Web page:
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Betting everything on a hoax about Iraq
Uranium: As the Bush administration distances itself from false claims used to justify the invasion, the fallout remains nebulous.
By William R. Polk
Special To The Sun
Originally published July 13, 2003

The Bush administration is caught in a scandal of almost unprecedented dimensions over the justifications that it and Great Britain gave for going to war against Iraq. Call it the "yellow cake scandal." It goes to the core of whether Saddam Hussein was trying to produce nuclear weapons, thus posing a threat to the United States and Great Britain, which would justify war.

It goes to a charge by President Bush that Iraq was trying to build a nuclear arsenal in which Bush used evidence his administration now acknowledges was no good. The President's people are now saying he was given bad information by the Central Intelligence Agency, but it is worth recalling that in the campaign for a war against Iraq, intelligence sources consistently complained the White House was manipulating intelligence to build support for the war.

"Yellow cake" is the nickname of uranium oxide, a component of nuclear weapons. It is produced, among other places, in two mines (Somair and Cominak) in the west African state of Niger. Working those mines is an international consortium composed of French, Spanish, Japanese, German and Nigerien interests. They, in turn, are closely monitored by the International Atomic Energy Agency (IAEA) to ensure that no dangerous materials are diverted to unauthorized parties.

In late 2001, a rumor circulated that the government of Iraq was trying to buy yellow cake. In the shadowy world of espionage, it is still unclear who started the rumor. What is known is that some individuals or an organization forged documents to cast blame on Iraq.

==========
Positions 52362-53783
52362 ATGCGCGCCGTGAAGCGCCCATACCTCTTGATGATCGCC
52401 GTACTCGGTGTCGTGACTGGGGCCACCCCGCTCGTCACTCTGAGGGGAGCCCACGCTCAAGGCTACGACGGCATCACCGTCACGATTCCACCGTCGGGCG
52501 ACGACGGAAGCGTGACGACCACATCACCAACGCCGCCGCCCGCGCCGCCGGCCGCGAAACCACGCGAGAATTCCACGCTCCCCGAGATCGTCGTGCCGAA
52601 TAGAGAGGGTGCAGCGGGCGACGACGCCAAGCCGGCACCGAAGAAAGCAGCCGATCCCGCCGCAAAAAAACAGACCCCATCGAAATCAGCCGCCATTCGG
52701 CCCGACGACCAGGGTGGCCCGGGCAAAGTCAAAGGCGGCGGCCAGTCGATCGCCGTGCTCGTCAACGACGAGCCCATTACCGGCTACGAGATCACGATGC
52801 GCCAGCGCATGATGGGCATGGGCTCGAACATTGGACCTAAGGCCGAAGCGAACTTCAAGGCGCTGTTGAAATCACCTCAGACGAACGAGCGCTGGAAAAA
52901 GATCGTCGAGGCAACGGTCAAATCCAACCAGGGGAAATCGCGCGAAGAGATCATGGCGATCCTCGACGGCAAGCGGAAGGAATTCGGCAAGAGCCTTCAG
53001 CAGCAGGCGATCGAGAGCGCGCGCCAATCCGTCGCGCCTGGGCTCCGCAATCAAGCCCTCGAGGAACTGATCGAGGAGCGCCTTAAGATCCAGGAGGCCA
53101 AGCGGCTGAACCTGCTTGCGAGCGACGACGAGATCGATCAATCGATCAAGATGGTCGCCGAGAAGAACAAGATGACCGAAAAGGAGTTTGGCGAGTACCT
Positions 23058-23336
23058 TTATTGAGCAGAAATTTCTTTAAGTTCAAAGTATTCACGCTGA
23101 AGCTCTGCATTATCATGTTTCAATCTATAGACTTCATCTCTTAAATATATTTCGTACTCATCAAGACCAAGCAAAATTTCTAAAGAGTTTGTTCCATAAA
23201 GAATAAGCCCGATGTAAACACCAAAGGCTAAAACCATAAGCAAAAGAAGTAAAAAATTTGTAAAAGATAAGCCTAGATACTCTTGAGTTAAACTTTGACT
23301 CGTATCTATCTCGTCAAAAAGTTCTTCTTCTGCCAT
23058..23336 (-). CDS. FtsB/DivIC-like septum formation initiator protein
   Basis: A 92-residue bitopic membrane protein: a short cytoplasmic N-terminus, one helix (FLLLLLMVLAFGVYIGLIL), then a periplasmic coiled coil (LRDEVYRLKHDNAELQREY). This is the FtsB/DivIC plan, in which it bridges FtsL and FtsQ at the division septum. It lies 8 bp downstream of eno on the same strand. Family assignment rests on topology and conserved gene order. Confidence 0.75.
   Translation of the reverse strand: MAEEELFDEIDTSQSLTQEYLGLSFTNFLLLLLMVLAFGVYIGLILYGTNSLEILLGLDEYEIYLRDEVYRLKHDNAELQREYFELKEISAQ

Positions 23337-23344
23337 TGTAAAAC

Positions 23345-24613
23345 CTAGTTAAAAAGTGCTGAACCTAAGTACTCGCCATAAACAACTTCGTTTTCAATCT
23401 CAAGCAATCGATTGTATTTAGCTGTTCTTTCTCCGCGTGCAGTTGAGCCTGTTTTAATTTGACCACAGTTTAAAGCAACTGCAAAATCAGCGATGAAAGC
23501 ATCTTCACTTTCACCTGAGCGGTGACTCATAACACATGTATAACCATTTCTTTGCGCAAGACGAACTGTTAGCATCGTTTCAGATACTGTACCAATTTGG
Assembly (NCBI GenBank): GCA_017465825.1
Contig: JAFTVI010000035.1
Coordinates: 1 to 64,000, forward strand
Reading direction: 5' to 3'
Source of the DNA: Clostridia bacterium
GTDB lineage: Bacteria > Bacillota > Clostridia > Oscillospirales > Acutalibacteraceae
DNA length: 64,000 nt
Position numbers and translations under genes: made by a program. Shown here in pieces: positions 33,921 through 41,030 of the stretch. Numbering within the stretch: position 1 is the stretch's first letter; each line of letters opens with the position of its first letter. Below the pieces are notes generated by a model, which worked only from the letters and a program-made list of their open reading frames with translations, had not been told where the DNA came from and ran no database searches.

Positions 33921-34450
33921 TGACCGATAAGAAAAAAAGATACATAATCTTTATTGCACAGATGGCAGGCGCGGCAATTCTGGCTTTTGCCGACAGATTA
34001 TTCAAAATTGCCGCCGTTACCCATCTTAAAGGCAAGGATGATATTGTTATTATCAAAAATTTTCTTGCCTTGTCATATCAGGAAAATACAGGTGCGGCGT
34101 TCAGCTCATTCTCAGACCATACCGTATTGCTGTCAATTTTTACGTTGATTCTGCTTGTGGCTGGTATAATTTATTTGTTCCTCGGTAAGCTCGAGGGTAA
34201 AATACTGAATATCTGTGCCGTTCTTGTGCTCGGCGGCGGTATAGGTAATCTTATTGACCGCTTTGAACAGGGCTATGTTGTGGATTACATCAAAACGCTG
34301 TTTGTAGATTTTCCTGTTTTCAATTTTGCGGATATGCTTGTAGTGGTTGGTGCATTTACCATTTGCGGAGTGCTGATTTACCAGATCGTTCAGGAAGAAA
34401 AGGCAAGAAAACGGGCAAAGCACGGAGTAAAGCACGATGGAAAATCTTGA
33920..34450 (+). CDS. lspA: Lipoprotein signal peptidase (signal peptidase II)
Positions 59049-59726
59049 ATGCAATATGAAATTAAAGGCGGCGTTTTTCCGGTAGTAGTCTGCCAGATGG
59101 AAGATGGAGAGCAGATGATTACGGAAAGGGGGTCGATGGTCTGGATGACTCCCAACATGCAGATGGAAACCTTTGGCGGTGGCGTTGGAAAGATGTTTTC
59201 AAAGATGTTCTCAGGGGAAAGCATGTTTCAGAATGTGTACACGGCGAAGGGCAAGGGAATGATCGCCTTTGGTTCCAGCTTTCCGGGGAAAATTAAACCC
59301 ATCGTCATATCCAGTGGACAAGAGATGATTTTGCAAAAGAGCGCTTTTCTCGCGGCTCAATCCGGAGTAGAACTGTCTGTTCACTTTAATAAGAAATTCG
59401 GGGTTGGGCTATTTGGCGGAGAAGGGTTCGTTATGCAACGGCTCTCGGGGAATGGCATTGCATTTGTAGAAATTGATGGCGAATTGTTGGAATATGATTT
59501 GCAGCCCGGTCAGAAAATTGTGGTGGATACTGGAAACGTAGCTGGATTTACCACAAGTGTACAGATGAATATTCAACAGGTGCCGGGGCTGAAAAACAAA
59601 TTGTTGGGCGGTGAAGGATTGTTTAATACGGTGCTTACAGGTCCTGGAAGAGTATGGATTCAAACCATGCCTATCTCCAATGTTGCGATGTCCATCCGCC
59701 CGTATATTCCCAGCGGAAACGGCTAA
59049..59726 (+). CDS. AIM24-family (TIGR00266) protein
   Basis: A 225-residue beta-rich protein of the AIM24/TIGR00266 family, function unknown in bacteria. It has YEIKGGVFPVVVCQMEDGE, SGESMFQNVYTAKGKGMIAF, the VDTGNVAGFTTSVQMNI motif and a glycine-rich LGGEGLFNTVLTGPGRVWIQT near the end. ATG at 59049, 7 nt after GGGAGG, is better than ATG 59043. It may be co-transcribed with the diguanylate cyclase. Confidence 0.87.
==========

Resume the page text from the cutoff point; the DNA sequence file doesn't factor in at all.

The documents were appallingly crude. The letterhead on one document was obviously transplanted from some other, presumably genuine, paper; the signature of the president of Niger was copied; and, most telling of all, one signature was supposedly written by a minister who had been out of office for over a decade.

How these documents reached the British and American governments is also obscure. One story has them acquired by Italian agents and passed to the British intelligence agency (MI6), which passed them to the CIA.

When the documents reached the CIA, officials apparently concluded that, despite the papers' obvious faults, the subject they addressed was too important to be neglected. So, in early 2002, the CIA asked a retired American ambassador with 23 years of experience on African affairs (and who had been stationed in Niger in the 1970s) to investigate.

Ambassador Joseph Wilson, now a business consultant, agreed to fly to Niger to attempt to find out what was behind the story. He has described his experiences and conclusions in articles in The New York Times and the Financial Times.

When Wilson arrived in Niamey, the Nigerien capital, he consulted with the current U.S. ambassador, Barbra Owens-Kirkpatrick, and the embassy staff for whom everything relating to uranium was top priority. They told him that the story was well known and that they had already "debunked" it in reports to Washington. Then, as Wilson writes, "I spent the next eight days drinking sweet mint tea and meeting with dozens of people: current government officials, former government officials, people associated with the country's uranium business." They uniformly and formally "denied the charges." The Embassy concurred.

Returning to Washington in early March 2002, Wilson reported to the CIA and to the Bureau of African Affairs of the Department of State that, although he had not been shown the documents themselves, he was sure that "there's simply too much oversight over too small an industry for a sale [outside controlled channels] to have transpired." Too many people would have had to give approval and even more would have known about the diversion of uranium. Moreover, since it would have violated UN sanctions, a diversion would have attracted a great deal of notice. In short, he concluded, the transaction did not take place.

In his Op-Ed article in The New York Times last Sunday, Wilson revealed "there should be at least four documents in United States government archives confirming my mission. The documents should include the ambassador's report of my debriefing in Niamey, a separate report written by the embassy staff, a CIA report summing up my trip, and a specific answer from the agency to the office of the vice president (this may have been delivered orally)."